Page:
Jeff Chiu / AP

Last year, Uber rented out Honda cars it knew were defective to Singapore drivers, according to a report from the Wall Street Journal. This culminated in one of the cars catching on fire this January, though there were no injuries. The cars were part of an initiative by Uber to purchase vehicles and rent them out to get more drivers on the road in a region where few own cars.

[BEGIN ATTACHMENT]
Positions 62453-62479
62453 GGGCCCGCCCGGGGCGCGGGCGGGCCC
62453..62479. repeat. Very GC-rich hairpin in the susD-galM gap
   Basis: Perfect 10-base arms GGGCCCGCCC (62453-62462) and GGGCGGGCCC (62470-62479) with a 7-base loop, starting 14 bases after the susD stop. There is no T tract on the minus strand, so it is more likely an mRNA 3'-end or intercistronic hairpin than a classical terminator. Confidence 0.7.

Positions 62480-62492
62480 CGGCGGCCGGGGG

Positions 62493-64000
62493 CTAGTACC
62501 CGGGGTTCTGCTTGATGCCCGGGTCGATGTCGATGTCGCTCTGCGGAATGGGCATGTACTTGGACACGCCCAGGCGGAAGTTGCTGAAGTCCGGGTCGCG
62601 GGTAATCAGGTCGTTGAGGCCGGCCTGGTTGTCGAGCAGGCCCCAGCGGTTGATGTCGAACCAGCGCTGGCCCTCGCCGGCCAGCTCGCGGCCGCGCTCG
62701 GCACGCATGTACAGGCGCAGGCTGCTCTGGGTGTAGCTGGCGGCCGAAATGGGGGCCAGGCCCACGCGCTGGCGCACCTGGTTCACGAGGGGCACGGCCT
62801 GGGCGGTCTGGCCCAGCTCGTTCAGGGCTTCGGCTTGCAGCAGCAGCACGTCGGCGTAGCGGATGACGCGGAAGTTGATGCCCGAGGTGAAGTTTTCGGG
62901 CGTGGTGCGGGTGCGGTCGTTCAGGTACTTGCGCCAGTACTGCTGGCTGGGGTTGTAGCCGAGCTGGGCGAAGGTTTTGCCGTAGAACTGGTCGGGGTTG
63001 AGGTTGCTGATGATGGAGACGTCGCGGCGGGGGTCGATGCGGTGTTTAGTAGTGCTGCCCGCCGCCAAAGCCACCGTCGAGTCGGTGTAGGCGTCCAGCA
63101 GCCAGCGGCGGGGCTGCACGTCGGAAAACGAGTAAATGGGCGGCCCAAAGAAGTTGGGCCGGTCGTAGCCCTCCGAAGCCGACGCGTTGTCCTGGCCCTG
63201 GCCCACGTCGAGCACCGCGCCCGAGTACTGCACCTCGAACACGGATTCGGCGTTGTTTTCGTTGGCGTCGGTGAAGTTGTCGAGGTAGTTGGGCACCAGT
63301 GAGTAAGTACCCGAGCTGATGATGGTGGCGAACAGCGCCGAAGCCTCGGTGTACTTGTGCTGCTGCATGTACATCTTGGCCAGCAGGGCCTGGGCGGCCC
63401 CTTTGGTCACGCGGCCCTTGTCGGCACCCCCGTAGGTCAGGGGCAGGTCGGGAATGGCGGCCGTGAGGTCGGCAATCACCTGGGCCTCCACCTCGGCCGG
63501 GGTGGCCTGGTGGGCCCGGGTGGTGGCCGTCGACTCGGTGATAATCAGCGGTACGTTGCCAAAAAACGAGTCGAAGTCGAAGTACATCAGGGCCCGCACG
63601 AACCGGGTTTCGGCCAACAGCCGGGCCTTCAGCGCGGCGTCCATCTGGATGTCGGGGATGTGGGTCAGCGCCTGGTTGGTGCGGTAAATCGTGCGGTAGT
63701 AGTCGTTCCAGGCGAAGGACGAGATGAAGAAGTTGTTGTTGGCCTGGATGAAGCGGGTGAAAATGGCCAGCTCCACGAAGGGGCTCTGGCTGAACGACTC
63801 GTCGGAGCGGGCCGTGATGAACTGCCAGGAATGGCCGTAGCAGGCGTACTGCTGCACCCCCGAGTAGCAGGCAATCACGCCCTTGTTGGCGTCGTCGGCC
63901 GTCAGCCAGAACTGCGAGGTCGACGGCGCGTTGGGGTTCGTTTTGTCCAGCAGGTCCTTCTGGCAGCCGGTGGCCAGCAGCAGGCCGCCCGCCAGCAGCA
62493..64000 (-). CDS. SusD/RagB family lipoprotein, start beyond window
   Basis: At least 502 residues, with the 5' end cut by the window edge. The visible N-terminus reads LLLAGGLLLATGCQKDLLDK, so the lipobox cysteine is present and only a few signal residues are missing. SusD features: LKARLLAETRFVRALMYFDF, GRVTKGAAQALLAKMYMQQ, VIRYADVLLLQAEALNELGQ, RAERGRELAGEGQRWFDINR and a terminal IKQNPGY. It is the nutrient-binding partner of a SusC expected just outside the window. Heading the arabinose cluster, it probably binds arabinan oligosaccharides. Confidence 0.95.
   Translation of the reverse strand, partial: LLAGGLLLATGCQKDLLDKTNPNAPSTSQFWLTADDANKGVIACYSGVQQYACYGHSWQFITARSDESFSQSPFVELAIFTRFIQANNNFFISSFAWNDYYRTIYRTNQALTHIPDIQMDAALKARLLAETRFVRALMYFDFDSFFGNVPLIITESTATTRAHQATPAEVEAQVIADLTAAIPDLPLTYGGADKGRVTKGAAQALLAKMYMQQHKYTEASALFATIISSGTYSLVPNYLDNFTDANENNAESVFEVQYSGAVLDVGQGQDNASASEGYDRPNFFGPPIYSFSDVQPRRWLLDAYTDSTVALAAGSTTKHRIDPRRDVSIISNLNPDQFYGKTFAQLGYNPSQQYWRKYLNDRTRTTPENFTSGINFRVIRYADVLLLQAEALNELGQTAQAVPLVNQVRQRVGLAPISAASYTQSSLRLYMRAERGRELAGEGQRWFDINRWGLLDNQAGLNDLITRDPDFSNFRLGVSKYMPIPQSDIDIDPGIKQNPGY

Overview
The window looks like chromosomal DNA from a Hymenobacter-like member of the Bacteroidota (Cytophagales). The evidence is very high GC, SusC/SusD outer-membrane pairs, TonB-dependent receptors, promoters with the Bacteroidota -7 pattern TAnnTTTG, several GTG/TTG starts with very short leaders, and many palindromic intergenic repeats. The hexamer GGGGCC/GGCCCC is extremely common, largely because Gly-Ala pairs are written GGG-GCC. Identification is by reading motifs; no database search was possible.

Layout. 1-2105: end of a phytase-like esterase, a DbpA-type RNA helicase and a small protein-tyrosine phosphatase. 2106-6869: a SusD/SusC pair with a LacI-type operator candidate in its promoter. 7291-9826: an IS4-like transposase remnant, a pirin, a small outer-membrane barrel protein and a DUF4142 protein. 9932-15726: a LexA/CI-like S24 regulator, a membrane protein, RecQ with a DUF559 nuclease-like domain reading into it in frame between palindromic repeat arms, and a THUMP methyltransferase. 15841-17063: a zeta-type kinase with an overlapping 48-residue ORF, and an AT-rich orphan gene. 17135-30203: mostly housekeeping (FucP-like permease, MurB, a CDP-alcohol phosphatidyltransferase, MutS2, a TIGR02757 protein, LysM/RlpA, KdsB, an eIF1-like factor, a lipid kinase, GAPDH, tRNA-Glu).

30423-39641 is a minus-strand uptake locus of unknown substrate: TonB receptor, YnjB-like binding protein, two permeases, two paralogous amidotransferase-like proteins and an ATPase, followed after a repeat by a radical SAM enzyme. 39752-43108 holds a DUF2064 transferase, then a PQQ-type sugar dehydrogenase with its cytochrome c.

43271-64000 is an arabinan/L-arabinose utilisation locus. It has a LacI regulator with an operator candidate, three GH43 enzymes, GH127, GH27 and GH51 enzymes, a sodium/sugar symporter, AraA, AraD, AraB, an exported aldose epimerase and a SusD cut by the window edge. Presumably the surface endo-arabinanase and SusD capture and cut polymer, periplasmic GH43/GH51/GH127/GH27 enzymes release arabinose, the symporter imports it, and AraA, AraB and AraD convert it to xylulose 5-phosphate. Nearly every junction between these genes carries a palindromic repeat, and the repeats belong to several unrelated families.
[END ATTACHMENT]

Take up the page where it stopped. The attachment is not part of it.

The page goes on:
Explained: Fundamentally, purchasing cars and renting them out goes against Uber's business model, which hinges on the company not owning assets like vehicles. It attempted to cut corners by purchasing the cars from auto importers for about 12% less than through authorized Honda dealers, per Uber's estimates. And of course, this meant that Honda wouldn't help fix the cars (nor was it obligated to), and Uber was left to deal with the importers to get the cars fixed and the subsequent delays and contingency plans after one car caught on fire.

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